You know, sometimes you just expect too much from a book. Okay, I guess I expect too much from a book far too often, but that's another story for another day. The book in question this time is Colonel Roosevelt.
Colonel Roosevelt is the final part of Edmund Morris's Roosevelt trilogy. I read the second book, Theodore Rex, which covers TR's presidency, and enjoyed it so much that I was very excited when the third part was published last year (oddly, in the intervening years, I never felt compelled to read the first book, The Rise of Theodore Roosevelt. I really should someday). When expectations are high, though, disappointment is often around the corner.
There is nothing wrong with this book. Nothing. There is no reason why anyone would not find it very readable and informative. The only problem I had was that I could not stop comparing it to other books. One was Theodore Rex, and the other was River of Doubt, by Candice Millard. The latter, about Roosevelt's ill-fated journey down an unexplored tributary of the Amazon River, was my favorite book of 2009 (?). But Morris concentrates mostly on Roosevelt's earlier, successful African journey and only goes through the basics of the South American trip. This actually makes sense--he cites Millard's books in the notes, and probably thought, "Why should I spend a copious amount of time retelling this story when there is already this wonderful book about it and I have so many other things in TR's life to get to?" I guess my real problem with Colonel Roosevelt was that I loved River of Doubt so much, well, I just wanted to read that again.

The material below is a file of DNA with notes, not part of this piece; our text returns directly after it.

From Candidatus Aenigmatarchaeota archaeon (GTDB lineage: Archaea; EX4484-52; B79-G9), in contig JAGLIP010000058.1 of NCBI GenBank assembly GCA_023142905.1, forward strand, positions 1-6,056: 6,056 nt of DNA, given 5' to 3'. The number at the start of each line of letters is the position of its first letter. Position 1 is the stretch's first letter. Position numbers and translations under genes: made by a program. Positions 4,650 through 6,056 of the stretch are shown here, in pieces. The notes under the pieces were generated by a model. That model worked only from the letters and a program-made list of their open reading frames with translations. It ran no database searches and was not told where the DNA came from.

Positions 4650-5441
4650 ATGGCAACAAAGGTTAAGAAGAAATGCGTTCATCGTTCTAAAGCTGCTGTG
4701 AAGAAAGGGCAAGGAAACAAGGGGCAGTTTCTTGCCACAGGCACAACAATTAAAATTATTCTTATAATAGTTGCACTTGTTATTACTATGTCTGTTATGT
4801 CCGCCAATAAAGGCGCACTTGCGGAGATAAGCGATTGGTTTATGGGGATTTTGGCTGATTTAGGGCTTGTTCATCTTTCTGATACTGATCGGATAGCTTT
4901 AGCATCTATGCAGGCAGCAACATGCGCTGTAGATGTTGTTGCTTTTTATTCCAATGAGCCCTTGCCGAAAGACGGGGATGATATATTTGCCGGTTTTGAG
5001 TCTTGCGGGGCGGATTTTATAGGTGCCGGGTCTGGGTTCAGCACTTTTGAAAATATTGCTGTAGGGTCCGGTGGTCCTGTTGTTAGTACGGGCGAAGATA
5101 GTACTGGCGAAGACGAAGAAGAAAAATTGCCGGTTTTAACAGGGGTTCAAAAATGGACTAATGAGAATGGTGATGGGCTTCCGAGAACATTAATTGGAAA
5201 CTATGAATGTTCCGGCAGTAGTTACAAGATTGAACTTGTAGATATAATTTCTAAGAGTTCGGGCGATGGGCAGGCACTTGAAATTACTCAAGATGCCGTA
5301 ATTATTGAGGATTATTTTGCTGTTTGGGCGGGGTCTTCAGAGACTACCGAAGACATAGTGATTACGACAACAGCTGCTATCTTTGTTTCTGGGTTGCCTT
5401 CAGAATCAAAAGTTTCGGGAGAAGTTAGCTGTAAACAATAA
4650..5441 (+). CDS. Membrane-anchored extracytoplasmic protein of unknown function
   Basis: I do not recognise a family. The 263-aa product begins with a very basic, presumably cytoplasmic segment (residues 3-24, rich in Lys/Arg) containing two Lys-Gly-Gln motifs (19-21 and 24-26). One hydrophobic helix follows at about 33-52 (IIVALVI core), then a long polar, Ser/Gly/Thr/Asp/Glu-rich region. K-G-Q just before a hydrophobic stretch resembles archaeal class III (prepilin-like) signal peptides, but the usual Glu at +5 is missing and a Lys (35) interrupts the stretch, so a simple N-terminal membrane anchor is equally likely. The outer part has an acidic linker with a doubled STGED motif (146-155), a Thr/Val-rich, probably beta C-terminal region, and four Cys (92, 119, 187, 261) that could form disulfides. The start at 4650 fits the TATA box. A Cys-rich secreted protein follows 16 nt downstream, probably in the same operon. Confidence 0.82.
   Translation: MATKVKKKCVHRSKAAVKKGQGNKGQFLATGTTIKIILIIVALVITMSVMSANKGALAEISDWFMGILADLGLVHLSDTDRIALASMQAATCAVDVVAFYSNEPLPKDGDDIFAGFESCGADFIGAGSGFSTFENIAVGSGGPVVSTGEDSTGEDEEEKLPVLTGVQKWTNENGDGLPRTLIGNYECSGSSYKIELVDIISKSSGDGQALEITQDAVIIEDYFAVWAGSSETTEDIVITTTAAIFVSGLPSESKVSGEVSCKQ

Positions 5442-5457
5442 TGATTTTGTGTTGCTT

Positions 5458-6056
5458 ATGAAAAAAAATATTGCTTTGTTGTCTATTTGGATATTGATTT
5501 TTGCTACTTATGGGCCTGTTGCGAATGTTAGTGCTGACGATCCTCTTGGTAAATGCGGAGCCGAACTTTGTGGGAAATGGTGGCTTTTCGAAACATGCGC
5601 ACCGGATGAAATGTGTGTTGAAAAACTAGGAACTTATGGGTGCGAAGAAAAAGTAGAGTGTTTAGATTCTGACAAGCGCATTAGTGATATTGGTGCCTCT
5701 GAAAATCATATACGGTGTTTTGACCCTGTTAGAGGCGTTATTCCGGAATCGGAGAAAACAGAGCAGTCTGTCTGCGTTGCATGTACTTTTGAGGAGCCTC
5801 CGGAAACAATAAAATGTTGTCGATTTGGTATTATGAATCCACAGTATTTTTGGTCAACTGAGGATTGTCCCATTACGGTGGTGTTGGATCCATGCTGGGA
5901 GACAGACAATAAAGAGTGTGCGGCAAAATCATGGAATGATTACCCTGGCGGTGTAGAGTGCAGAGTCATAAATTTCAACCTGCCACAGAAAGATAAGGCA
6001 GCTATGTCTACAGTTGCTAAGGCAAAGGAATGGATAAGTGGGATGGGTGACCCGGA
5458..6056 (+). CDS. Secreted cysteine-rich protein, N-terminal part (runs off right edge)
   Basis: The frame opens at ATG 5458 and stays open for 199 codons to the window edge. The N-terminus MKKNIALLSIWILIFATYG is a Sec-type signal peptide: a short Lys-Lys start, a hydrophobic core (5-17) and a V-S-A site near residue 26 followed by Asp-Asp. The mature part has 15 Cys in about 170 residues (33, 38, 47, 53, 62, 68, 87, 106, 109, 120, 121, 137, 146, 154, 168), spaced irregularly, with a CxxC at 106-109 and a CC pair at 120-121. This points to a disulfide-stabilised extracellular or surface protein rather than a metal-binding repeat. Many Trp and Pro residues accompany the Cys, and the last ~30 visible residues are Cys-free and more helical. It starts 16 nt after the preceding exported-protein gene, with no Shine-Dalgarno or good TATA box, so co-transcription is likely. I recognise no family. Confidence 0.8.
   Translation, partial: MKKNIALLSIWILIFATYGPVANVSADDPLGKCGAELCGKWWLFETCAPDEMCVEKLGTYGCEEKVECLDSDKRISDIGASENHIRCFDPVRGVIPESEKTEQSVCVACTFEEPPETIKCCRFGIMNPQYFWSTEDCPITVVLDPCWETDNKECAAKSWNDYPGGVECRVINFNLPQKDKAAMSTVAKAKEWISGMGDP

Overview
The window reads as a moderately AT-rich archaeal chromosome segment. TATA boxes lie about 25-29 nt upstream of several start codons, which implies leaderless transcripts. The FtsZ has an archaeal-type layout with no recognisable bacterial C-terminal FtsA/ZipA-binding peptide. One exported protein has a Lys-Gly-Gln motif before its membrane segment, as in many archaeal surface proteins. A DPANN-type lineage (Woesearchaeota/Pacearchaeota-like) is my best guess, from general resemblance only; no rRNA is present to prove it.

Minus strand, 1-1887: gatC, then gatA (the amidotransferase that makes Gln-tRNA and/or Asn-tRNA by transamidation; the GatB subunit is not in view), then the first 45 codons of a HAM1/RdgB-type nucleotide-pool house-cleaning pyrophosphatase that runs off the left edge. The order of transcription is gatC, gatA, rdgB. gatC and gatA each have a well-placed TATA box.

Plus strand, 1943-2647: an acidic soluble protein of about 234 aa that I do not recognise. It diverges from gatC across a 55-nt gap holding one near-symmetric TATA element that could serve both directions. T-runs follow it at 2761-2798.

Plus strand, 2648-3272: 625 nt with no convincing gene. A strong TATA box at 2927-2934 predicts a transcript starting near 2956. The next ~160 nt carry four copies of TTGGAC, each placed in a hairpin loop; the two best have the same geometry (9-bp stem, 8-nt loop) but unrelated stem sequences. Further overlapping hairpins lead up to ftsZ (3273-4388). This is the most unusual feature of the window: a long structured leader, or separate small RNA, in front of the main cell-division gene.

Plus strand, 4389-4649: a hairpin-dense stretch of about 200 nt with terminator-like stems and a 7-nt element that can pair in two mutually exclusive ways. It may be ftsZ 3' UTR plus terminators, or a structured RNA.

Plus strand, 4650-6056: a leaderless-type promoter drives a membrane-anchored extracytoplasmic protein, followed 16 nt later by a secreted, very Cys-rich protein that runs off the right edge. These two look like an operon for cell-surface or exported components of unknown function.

There certainly is enormous value in this book. I was surprised at how reluctant TR was about his last hurrah presidential campaign; I always thought he charged into it like that bull moose, but he really was dragged in because of a frustrated sense from a sector of his fellow Republicans that he was the only one who could save the country from Democrats--and Taft. The African journey is interesting (despite what I've said in the past, disaster exploration stories are of course better than smooth-sailing exploration stories). Morris writes well and the book is obviously the product of much detailed research. But you can't deny that it is not nearly as fun to experience the decline of the fierce Roosevelt lion as it is to watch him stride about and roar.